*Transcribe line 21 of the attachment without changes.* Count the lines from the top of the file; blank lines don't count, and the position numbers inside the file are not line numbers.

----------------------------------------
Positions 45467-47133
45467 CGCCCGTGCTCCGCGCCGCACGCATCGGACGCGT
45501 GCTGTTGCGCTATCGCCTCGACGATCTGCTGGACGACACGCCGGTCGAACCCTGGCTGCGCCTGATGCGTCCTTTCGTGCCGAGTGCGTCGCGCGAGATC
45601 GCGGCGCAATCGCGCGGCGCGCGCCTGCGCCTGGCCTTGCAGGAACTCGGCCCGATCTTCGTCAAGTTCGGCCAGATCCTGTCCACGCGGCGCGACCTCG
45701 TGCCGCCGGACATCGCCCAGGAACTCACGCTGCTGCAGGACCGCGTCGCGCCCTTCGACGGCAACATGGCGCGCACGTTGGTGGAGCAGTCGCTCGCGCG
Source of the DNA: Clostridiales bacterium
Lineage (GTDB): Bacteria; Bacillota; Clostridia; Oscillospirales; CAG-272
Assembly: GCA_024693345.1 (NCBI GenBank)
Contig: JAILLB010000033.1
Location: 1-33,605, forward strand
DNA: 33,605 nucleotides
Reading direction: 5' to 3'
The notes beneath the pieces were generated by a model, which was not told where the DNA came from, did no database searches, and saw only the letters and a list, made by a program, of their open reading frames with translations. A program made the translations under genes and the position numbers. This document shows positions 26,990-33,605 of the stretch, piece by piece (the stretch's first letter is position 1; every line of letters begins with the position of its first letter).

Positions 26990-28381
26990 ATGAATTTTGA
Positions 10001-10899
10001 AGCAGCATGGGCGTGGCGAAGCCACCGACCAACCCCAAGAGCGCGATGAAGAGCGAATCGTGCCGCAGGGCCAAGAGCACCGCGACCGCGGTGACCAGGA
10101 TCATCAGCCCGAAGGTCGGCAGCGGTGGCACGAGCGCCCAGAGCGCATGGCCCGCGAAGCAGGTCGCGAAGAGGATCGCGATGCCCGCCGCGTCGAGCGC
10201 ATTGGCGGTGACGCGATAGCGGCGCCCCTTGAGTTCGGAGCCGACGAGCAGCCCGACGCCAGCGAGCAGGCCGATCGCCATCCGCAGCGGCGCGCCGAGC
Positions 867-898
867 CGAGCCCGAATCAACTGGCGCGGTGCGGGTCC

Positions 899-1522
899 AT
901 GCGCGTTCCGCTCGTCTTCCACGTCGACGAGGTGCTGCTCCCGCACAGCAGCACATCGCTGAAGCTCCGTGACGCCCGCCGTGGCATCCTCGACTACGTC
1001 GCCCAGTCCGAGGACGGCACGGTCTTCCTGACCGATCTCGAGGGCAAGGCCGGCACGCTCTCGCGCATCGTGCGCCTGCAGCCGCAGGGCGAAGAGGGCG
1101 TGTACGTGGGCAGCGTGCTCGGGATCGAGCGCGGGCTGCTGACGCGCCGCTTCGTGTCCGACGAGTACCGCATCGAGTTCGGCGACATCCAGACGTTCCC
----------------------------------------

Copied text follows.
867 CGAGCCCGAATCAACTGGCGCGGTGCGGGTCC